So what makes us all Thais? What is the Thai identity? What do we stand for? Are we having an identity crisis? Is this something like a mid-life crisis which a middle-age person goes through? What is our common ground? Where is our synergy? What makes us ''related''?


Whenever I go on to the website prachatai.com, I read heated debates between the red UDD and the yellow PAD. An interesting observation is that, a lot of the reds do not care for Thaksin Shinawatra, while a lot of the yellows do not care for Sondhi Limthongkul.


What they care about is a ''change'' from the status quo. A change from how Thailand has been operated. Which means, they don't care for a government to which the military kowtows and which is influenced by old politics and the mandarins in order to maintain the status quo.


Yet, they wear either red or yellow because there isn't anything else. There isn't an alternative. There isn't another leader. A leader, an ideology that recognises what Thailand is, how Thailand became this way and understands the limitless capabilities of what Thailand could become. Thailand's identity crisis, it seems, is most apparent in those who are lost, but passionate.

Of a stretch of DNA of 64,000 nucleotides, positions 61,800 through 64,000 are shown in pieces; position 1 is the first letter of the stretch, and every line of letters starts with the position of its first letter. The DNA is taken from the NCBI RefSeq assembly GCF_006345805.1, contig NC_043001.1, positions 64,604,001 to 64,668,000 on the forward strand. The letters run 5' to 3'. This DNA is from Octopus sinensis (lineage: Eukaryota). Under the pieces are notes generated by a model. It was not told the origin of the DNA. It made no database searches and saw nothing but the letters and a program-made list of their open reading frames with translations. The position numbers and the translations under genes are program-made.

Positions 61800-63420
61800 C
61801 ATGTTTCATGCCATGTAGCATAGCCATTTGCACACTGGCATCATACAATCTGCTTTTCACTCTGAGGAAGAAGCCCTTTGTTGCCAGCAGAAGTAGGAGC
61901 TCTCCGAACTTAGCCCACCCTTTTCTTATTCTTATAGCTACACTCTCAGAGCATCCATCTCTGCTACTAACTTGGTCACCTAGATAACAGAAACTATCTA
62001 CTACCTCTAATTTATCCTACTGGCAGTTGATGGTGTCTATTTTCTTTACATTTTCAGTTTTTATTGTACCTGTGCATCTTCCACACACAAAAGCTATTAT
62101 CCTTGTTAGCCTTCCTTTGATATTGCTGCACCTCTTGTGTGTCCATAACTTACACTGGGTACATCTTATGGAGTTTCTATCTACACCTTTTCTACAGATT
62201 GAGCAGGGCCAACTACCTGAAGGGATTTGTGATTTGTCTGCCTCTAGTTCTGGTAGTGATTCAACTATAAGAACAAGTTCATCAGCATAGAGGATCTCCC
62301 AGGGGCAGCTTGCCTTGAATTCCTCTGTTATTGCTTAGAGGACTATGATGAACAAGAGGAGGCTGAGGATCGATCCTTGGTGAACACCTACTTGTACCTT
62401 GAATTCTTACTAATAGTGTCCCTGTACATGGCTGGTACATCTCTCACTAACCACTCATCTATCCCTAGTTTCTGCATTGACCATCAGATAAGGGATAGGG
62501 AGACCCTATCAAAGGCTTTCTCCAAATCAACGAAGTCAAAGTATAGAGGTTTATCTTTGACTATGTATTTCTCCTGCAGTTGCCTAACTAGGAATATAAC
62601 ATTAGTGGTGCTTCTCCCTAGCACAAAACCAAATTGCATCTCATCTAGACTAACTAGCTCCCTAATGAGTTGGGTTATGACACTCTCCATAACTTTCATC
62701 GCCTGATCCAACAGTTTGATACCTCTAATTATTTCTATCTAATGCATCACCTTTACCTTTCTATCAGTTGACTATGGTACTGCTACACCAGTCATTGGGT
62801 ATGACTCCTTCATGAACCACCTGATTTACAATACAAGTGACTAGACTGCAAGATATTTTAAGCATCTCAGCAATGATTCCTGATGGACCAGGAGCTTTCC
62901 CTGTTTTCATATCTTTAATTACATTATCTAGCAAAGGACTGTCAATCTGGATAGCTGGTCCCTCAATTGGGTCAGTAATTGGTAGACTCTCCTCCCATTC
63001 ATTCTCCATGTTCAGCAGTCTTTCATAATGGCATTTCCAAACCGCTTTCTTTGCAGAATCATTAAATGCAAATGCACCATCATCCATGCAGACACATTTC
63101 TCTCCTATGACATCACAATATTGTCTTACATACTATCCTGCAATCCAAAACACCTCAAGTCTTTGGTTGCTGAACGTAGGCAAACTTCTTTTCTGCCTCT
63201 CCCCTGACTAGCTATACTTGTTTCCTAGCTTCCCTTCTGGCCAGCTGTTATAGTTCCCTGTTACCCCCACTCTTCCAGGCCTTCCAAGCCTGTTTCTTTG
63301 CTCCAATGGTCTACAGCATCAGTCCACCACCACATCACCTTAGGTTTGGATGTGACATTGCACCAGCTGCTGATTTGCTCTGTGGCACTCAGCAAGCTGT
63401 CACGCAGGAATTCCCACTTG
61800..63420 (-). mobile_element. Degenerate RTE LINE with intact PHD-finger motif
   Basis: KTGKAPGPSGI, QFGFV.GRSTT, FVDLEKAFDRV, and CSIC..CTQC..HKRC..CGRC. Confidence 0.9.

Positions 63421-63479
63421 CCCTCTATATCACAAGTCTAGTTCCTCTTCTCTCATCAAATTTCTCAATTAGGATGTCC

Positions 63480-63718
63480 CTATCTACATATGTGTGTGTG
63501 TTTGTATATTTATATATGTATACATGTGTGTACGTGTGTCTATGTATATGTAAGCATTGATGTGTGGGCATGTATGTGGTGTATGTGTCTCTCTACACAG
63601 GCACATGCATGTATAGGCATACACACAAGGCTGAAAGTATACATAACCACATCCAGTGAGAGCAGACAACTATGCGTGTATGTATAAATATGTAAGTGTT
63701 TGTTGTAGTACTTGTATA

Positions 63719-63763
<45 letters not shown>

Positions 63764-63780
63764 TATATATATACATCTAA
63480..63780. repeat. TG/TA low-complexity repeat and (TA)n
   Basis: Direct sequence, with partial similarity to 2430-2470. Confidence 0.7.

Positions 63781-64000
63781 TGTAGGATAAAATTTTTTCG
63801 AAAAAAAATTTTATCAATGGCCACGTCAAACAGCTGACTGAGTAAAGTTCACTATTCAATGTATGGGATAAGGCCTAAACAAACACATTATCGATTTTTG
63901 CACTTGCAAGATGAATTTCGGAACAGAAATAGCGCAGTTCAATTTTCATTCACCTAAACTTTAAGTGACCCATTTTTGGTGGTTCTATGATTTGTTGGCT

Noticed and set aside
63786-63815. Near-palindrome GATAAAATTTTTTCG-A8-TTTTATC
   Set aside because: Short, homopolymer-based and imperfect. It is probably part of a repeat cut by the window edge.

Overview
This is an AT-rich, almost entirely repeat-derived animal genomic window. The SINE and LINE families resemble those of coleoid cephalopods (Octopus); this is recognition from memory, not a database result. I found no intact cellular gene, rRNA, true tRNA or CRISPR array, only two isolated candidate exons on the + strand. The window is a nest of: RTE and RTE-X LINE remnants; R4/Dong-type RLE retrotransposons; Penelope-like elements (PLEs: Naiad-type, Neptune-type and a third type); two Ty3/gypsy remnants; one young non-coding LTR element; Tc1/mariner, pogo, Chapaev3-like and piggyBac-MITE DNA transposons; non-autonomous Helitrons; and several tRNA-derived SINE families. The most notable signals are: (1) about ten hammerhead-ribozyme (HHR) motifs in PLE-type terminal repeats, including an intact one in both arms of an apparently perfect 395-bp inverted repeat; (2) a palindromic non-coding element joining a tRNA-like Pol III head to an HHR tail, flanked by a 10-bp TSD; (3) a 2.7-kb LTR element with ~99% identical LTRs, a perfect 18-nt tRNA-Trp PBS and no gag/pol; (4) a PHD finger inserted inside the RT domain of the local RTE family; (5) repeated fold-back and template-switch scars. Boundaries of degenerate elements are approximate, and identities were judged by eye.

Sitting that one night with the two gentlemen, I listened to them speak constructively and passionately about Thailand and Thais. Our strengths, our weaknesses. Our problems and overcoming those problems.


The all-French gentleman speaks of Thailand with care, sincerely wanting to explore ways of helping this country becoming a better place. And he's a complete foreigner.


The half Thai, half French gentleman admitted that people don't always heed his opinions because he looks western and speaks Thai with an accent.


Yet, his love and passion for wanting to make Thailand a better place for us and our future generations, his sincere frustrations with the present situation were genuine. They both care.


At the same time, I know too many of my fellow Thais _-people of privilege, wealth and of influence, those in a position to effect real changes. But they only show such passions for personal/business interests, social /business connections and their ''gigs'' - and are always scathing about the ''real'' issues.


And it just makes me think: What makes a person Thai?


What is our identity? If any of you dear readers have any idea, please let me know.

Edited by Temujin

"When the going gets weird... the weird turn pro" - Hunter S. Thompson